Two business associates of Rudy Giuliani arrested on campaign-finance charges

Two business associates of President Donald Trump's personal lawyer, Rudy Giuliani, were arrested and are in custody, a spokesman for the US attorney's office in Manhattan says.

The two men, who helped Giuliani investigate former vice president Joe Biden, were arrested on Wednesday night in Virginia and charged with campaign finance violations, according to a person familiar with the charges. The person spoke on the condition of anonymity to discuss an ongoing investigation.

Lev Parnas, left, and Igor Fruman, pictured in May last year.Credit:The Campaign Legal Centre

Lev Parnas and Igor Fruman have been under investigation by the US Attorney's office in Manhattan and are expected to appear in federal court in Virginia later on Thursday.

According to the indictment, Parnas, Fruman and other defendants "conspired to circumvent the federal laws against foreign influence by engaging in a scheme to funnel foreign money to candidates for federal and state office so that the defendants could by potential influence with the candidates, campaigns, and the candidates' governments."

An attorney for the two men, John Dowd, did not immediately respond to requests for comment.

Parnas and Fruman have little history of political involvement but emerged suddenly in a circle of elite Trump donors after Parnas gave $US50,000 ($74,000) to support Trump's election in 2016 and a pro-Trump super PAC reported receiving $US325,000 last year from a company the two men incorporated. House committees have asked them to turn over all documents and communications related to the donations and have sought depositions from both men.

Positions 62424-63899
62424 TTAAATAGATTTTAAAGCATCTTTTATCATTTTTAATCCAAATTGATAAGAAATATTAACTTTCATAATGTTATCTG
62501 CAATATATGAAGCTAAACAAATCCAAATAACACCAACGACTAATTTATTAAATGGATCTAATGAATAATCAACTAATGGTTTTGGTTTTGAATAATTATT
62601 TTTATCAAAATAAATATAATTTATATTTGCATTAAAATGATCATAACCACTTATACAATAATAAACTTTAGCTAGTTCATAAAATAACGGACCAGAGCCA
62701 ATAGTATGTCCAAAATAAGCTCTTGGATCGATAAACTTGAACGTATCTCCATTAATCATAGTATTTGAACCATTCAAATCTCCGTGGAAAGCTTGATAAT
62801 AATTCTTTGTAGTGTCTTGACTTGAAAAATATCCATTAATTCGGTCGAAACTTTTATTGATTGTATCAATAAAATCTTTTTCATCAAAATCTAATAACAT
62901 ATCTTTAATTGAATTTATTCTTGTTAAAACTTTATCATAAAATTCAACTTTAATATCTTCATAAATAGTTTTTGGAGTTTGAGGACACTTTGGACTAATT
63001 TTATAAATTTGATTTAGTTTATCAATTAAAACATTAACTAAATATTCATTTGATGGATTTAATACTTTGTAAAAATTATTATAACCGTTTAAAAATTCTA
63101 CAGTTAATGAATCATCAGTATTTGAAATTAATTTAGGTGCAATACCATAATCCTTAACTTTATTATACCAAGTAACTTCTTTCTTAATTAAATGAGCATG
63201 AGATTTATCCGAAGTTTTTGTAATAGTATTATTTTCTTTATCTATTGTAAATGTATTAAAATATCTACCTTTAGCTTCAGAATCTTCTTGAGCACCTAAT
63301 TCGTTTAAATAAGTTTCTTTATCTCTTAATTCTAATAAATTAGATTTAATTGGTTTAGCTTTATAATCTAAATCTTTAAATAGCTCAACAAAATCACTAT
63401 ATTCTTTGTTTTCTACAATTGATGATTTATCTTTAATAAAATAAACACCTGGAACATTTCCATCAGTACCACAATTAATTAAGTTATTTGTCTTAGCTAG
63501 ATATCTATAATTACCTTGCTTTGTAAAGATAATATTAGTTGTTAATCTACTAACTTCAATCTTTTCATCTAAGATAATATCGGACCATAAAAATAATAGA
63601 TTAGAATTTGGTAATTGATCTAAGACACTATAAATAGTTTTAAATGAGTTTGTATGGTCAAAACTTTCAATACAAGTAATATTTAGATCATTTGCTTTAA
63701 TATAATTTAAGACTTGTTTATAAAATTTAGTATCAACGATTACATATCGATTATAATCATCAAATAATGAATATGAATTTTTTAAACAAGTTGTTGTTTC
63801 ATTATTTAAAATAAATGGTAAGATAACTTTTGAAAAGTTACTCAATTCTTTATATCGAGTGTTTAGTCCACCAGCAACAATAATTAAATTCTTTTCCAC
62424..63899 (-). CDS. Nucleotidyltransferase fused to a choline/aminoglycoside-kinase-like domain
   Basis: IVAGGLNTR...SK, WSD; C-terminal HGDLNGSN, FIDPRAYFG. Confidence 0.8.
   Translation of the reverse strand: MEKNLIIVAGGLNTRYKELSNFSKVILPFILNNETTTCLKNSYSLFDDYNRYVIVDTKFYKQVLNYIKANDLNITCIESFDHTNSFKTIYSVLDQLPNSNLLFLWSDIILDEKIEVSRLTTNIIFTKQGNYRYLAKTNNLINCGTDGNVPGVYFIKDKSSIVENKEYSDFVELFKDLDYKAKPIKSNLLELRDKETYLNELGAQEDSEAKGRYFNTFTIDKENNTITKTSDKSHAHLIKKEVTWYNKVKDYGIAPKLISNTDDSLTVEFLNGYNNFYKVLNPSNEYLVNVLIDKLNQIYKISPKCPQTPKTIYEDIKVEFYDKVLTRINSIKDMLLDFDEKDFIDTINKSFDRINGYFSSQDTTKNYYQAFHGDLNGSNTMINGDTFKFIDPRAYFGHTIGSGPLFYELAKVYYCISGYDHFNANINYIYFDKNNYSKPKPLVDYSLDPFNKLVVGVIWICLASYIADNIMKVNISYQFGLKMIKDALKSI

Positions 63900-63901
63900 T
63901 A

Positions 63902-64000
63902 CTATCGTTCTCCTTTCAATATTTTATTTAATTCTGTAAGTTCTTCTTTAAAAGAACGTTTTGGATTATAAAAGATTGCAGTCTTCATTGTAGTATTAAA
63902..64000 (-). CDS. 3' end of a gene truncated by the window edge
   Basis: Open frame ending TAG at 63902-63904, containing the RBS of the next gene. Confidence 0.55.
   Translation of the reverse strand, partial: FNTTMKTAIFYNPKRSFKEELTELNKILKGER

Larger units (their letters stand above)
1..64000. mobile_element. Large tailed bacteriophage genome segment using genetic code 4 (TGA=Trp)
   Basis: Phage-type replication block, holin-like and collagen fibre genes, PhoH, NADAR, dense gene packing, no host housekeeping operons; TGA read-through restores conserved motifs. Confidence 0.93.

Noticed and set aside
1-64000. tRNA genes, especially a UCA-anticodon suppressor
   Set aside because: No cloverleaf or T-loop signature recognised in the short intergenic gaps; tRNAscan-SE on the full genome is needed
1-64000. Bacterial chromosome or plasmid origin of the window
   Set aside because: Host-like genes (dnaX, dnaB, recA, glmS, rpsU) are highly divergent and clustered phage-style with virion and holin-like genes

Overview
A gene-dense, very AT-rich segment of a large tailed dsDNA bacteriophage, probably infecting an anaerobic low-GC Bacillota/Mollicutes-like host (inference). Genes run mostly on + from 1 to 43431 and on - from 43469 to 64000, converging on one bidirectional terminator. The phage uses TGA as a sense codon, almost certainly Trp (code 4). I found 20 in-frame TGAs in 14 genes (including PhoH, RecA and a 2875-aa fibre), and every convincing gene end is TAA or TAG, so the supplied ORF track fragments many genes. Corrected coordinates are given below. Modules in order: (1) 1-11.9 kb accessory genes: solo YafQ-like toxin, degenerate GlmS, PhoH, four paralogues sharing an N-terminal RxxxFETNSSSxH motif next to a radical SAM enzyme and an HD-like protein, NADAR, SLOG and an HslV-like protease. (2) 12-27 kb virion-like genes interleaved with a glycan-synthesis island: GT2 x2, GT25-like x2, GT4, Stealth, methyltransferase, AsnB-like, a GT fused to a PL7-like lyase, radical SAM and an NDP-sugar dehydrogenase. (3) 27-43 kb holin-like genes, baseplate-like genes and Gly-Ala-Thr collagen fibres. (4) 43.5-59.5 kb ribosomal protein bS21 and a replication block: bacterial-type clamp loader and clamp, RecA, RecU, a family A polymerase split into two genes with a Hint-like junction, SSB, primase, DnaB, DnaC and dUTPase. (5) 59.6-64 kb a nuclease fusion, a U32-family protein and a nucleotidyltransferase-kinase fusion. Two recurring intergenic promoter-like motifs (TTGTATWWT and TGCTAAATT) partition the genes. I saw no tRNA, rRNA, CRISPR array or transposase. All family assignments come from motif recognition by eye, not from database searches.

Since late 2018, the two Florida-based business executives have been assisting Giuliani's push to get Ukrainian officials to investigate former vice president Joe Biden and his son, as well as Giuliani's claim that Democrats conspired with Ukrainians in the 2016 campaign. They have also been pursuing opportunities in Ukraine for a new liquefied-natural-gas venture.

The two arrested men have been assisting a push by Rudy Giuliani, pictured, to get Ukrainian officials to investigate Joe Biden and his son.Credit:AP

Parnas, a 47-year-old former stockbroker who was born in Ukraine, has told The Washington Post that Giuliani is an attorney for the two men but declined to say what services he is providing them.

Parnas said he and Fruman helped set up a Skype call for Giuliani in late 2018 with Viktor Shokin, the ousted prosecutor general, and an in-person meeting in New York in January 2019 with Yuri Lutsenko, then Ukraine's prosecutor general.

Parnas made his first large political contribution in 2016, when he gave $US50,000 to Trump Victory, a joint fundraising committee for the Republican National Committee, the Trump campaign and GOP state parties, campaign finance records show.

Parnas told The Post that he decided to get involved politically because he was a passionate supporter of Trump's candidacy after growing up in New York and selling Trump condos in the city when Trump's late father, Fred, was still running the Trump Organisation.

This Facebook screen shot from The Campaign Legal Centre shows President Donald Trump standing with Lev Parnas.Credit:The Campaign Legal Centre via AP

In May 2018, about six months before the men began working with Giuliani on his Biden investigation, a Florida business established by Parnas received a $US1.26 million wire transfer from an account whose owner was represented by a real estate lawyer who specialises in assisting foreign buyers of US property, court documents and corporate filings show.

Two days later, America First, the main pro-Trump super PAC, reported receiving $US325,000 from a company Parnas and Fruman had incorporated the previous month called Global Energy Producers.

Last year, the nonprofit Campaign Legal Centre filed a still-pending complaint with the Federal Election Commission over the donation, alleging that it appeared to be a straw donation that masked the identity of the original contributor.

Parnas told the Miami Herald last week that the money for the super PAC donation was from proceeds from the sale of a Miami-area condominium. Kelly Sadler, a spokeswoman for the super PAC, has declined to comment on "ongoing legal matters."

"I can tell you that we scrupulously adhere to all laws and regulations," she said.

The real estate lawyer involved in the transfer, Russell Jacobs, did not respond to requests for comment.

Washington Post

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